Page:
US senior living providers are expected to take a hit as the already struggling industry grapples with the spread of the novel coronavirus, two sellsiders and four advisory sources said.
Fear around the impact of the pathogen — which causes Coronavirus Disease 2019 (COVID-19) — intensified after a deadly outbreak occurred in late February inside a nursing home in Seattle. Public officials for the facility said during a press conference on 7 March that 70 staff members and six residents had fallen sick with symptoms associated with the new disease. On 19 February, the facility – operated by Life Care Centers of America – had 120 residents; now there are fewer than 60, according to local Seattle news reports.
Coronavirus has so far infected around 125,000 people with COVID-19 globally and killed roughly 4,600.
Amid the outbreak, public names in the low-margin, highly-levered senior living facility sector have recently seen their stock prices tumble as they face added risk.
Capital Senior Living [NYSE:CSU] has plunged 76.9% since its high in February, when the virus started having an impact on the US markets, opening at USD 0.70 for a roughly USD 24.7m market cap today. The already troubled company has been working with Norton Rose Fulbright and Ankura Consulting amid ongoing liquidity issues. Five Star Senior Living [NASDAQ:FVE] is down 42.6% from February highs, opening at USD 3.00 today for a roughly USD 96.5m market cap, while Sienna Senior Living [TSX:SIA] has dropped 23.7% to open at CAD 13.03 for a roughly CAD 870.9m market cap. Meanwhile, Brookdale Senior Living [NYSE:BKD], one of the largest senior care providers in the US, has nosedived 57.3% since 19 February, when the company reported better-than-expected earnings, to open at USD 3.58 for a market cap of around USD 645m.
“The market is concerned,” said Frank Morgan, an analyst at RBC Capital Markets who covers the space. “When the market reacts, sometimes it reacts in extreme. But this might be an overreaction. On the long haul, the world will adjust.”
In the near-term, however, the virus concerns are a pile-on to an industry that has already faced pressure amid low occupancy rates and increased staffing costs, the sources said. Senior living has remained a low-margin business in the US, with high leverage, low cash flows and flat-to-negative profitability, they noted. Employees requesting overtime pay to care for infected senior residents could also compress margins and impact profitability, added Colleen Blumenthal, COO of HealthTrust, a valuation and advisory services firm.
“When you have a business that is such a fixed investment, you need to have occupancies, and the cashflow is not helped by the fact that wages are increasing much faster than reimbursements,” said Matt Wolf, a senior health care analyst at RSM.
Although average senior housing occupancy rates rose 10bps in 4Q19 and 30bps in 3Q19, from a record low of 85.1% in 2Q19 – according to data from the National Investment Center for Senior Housing & Care – the spread of coronavirus threatens to thwart that momentum as consumer confidence wanes, the sources said.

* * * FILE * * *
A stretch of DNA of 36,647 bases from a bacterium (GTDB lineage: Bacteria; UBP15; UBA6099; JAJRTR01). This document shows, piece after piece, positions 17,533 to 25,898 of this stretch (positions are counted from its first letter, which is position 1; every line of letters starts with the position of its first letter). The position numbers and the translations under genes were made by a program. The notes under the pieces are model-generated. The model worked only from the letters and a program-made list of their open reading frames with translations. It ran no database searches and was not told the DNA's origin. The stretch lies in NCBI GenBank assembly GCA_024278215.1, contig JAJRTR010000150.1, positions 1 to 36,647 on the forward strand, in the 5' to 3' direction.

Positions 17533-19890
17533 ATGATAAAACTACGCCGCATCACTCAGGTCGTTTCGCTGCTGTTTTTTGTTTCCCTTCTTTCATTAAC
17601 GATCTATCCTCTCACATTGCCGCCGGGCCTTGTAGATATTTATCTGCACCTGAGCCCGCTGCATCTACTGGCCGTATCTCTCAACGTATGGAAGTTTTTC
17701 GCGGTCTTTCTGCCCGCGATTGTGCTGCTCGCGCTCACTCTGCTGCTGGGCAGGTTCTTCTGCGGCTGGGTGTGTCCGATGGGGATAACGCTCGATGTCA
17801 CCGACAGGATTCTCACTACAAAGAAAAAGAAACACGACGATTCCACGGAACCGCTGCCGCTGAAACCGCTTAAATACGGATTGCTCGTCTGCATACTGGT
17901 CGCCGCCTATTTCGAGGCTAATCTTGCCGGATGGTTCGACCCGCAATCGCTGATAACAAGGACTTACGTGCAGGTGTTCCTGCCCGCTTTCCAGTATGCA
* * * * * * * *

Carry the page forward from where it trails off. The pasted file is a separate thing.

And as virus concerns impact senior living occupancy rates and push revenue and EBITDA lower, escalating operating leverage could become an issue for some senior care providers, the sources continued.
Brookdale had 54,181 units and an 83.9% occupancy rate in its senior housing segment as of 4Q19 on 31 December, versus 56,492 units and an 84.3% occupancy rate at the end of 2018, according to SEC filings.
A hypothetical 1% drop in those occupancy rates would translate to a USD 2.3m decline in senior housing resident fees and a USD 1.13m drop in the company’s EBITDA, one of the sellsiders estimated. Brookdale booked USD 401.1m in adjusted EBITDA off USD 4.1bn in total revenue for 2019.
It is still too early to make absolute projections, the sources agreed. “We just don’t know enough about the virus and how it spreads,” Wolf said. “If [a company finds itself] in a situation where it doesn’t have enough cash to cover the operation and it ends up having to open a new line of credit to make payroll, that can increase the risk of default,” he noted.
The thing to watch for in the long term is whether the virus concerned is strong enough to shift consumer behavior, making seniors and their families choose remote monitoring technologies or artificial intelligence over live-in facilities, Wolf continued. Examples include virtual healthcare applications and automatic doors or cameras that are linked to smart phones, he said.
The virus could push family members to take their loved ones home, driving occupancy rates down, Sam Alberts, a restructuring lawyer at Dentons, added. “On one level, you can see someone who is already weak due to financial issues, this could put them over the top,” he said.
“There is a real possibility that the coronavirus hysteria will change consumer behavior,” Wolf noted. “People that wouldn’t usually use these technologies might realize they are great and might want to continue.”
In addition to earnings declines, facility valuations could also feel an impact from the outbreak. The threat is industry-wide, but smaller providers face added challenges, said Zach Bowyer, a senior living valuation analyst managing director at JLL. There is a bifurcation between new, modern nursing homes that are well located, and more rural properties that have been neglected from a capital investment standpoint, Bowyer went on. “Larger operators that have scale and good platform support can see a competitive advantage.”
“It will probably have an impact on occupancies and valuations, but it is mostly a short-term scare that will work its way through the population,” he said.